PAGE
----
Thursday, November 15, 2007
Why Grammar teaching Should Be Explicit
Implicit Grammar Teaching
Implicit grammar teaching should not be excluded for explicit grammar teaching entirely, however. Some basic features of English language grammar structure are illogical or dissimilar to speakers of other languages and do not readily lend themselves to being well understood, even in context. In cases where features of English grammar are diametrically opposed or in some other way radically different from the manner of expression in the student’s L1, explicit teaching may be required.
Photo: The author making a point in a university EFL class
Aspects of English language grammar that may offer exceptional challenge to EFL students include use of word order, determiners (this, that, these, those, a, an, the), prepositions (in, on, at, by, for, from, of), auxiliaries (do, be, have), conjunctions (but, so, however, therefore, though, although), interrogatives, intensifiers (some, any, few, more, too) and distinctions between modal verbs (can, could, would, should, may, might, must). Phrasal verbs also present considerable difficulty to Spanish speakers learning communicative English.
Some students also are logical or linguistically-biased thinkers who respond well to structured presentation of new material. Logical-Mathematical and Verbal-Linguistic intelligence learners are prime examples of those that would respond well to explicit grammar teaching in many cases.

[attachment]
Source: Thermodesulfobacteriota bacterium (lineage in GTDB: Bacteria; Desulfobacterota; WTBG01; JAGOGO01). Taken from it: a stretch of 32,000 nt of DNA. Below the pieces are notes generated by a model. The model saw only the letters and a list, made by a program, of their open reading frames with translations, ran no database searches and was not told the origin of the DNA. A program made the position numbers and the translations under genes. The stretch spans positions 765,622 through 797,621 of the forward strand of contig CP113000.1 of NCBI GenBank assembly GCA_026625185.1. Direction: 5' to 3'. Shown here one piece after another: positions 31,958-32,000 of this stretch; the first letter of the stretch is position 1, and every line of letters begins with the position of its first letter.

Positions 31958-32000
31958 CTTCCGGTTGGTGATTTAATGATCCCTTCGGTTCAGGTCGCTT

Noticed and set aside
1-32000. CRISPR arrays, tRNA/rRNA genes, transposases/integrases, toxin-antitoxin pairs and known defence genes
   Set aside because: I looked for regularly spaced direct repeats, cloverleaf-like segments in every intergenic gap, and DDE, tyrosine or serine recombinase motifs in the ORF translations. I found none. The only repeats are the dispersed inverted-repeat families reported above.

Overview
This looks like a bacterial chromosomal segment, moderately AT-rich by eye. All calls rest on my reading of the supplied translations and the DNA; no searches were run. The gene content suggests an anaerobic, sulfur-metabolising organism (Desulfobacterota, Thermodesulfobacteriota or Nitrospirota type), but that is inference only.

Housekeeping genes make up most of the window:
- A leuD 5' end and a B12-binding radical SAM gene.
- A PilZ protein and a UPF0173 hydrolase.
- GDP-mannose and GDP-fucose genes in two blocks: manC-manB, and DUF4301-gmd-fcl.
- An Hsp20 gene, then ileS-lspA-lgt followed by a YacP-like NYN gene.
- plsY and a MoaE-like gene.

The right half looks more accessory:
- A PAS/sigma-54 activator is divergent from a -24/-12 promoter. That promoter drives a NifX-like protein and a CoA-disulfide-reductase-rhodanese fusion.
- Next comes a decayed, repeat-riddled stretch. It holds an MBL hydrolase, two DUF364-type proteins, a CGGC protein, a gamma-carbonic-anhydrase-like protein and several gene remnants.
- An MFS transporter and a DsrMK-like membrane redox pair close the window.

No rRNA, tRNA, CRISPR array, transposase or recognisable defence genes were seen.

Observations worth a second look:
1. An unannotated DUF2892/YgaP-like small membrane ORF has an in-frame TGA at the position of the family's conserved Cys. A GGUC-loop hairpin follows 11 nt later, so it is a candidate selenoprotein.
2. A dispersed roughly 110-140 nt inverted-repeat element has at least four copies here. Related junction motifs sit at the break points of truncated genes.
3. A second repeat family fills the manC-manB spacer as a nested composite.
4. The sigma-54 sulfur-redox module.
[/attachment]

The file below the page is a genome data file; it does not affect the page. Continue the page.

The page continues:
Based on my English language teaching and on my personal second and third foreign language learning (L2, L3) experience, an exclusive approach using either implicit or explicit methodologies is not as effective as utilizing one or the other of these approaches as required. Although it is essential to teach elements of language and develop communicative abilities in our students, there is no one best way to introduce and provide practice in them. Young learners have more natural facility in acquisition, while adults may benefit substantially from more “formal” language learning. Learning styles and intelligence strengths are also a significant factor.
Sounds and Structure Introduction
There are many generally accepted ways of introducing the sounds, structure and vocabulary of English, including colloquial forms of conversation and the four basic communication skills. Grammar provides for “communicative economy”. Grammar teaching should be implicit, or explicit, as teaching / learning conditions may dictate helping to minimize the student response teachers fear most, “Teacher, I don’t understand.”
Larry M. Lynch is an English language teaching and learning expert author and university professor in Cali, Colombia. Now YOU too can live your dreams in paradise, find romance, high adventure and get paid while travelling for free. For more information on the lucrative, fascinating field of teaching English as a Foreign Language, get your copy of his no-cost, full multi-media, hypertext-linked pdf ebook, “If You Want to Teach English Abroad, Here’s What You Need to Know” by sending an e-mail to email@example.com with "free ELT Ebook" in the subject line. Need professional, original content and photos or images for your blog, newsletter, e-zine or website? Want more information, have a comment or special request? E-mail the author for a prompt response.